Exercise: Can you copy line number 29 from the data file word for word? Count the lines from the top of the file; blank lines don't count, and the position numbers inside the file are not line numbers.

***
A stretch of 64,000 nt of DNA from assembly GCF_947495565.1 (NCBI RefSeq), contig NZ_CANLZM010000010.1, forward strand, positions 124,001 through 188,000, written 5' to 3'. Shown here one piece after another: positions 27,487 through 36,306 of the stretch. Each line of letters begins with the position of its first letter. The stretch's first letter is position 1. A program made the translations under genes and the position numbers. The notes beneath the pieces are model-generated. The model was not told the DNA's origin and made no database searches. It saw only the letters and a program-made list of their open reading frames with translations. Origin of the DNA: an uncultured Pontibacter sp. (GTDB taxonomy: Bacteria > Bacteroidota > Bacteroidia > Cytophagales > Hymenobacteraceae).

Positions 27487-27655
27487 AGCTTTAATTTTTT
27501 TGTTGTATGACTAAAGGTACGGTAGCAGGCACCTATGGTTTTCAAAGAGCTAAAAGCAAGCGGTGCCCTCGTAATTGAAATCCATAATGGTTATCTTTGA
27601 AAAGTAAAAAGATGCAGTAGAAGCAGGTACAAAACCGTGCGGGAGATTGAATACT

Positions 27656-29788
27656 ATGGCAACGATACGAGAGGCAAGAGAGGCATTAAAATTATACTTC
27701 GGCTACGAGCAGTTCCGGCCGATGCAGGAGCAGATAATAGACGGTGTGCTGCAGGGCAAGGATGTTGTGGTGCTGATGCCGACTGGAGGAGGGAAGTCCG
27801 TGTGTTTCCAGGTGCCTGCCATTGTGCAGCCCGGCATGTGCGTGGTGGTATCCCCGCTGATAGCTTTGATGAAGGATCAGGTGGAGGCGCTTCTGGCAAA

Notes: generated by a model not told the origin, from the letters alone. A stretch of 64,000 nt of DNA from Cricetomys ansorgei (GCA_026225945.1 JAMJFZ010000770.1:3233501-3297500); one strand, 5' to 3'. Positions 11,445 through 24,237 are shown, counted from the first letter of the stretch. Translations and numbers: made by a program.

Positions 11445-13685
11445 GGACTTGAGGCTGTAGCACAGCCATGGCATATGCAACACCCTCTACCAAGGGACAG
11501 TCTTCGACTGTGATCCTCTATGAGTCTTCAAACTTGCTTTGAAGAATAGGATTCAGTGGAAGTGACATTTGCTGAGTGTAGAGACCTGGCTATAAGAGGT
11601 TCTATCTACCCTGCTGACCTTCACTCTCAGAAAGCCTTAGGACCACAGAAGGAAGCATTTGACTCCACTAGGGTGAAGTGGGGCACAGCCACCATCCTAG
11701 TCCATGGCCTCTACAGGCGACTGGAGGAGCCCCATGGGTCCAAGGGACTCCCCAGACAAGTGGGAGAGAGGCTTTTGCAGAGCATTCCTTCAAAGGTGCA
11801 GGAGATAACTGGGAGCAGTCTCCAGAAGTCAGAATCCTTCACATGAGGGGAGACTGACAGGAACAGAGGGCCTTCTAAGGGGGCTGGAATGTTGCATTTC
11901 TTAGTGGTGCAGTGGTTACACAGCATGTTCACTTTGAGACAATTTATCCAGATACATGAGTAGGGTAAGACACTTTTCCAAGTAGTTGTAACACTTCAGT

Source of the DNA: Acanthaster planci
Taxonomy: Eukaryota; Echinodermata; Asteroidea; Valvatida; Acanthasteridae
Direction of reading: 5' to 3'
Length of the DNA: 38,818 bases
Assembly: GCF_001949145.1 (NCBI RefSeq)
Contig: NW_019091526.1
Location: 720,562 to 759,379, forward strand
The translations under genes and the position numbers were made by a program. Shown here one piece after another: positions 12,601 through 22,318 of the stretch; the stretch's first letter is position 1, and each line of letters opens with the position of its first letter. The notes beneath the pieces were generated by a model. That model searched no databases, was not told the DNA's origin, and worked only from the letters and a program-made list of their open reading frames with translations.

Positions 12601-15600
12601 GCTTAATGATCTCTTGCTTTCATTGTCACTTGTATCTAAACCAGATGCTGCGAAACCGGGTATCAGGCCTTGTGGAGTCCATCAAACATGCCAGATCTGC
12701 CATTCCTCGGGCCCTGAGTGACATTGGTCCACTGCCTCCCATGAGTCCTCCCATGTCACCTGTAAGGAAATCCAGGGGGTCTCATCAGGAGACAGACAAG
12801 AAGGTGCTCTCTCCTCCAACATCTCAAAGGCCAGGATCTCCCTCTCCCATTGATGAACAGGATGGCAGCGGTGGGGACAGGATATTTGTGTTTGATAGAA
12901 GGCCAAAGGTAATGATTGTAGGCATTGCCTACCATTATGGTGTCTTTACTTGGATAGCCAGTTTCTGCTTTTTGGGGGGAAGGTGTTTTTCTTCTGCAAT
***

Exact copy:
12801 AAGGTGCTCTCTCCTCCAACATCTCAAAGGCCAGGATCTCCCTCTCCCATTGATGAACAGGATGGCAGCGGTGGGGACAGGATATTTGTGTTTGATAGAA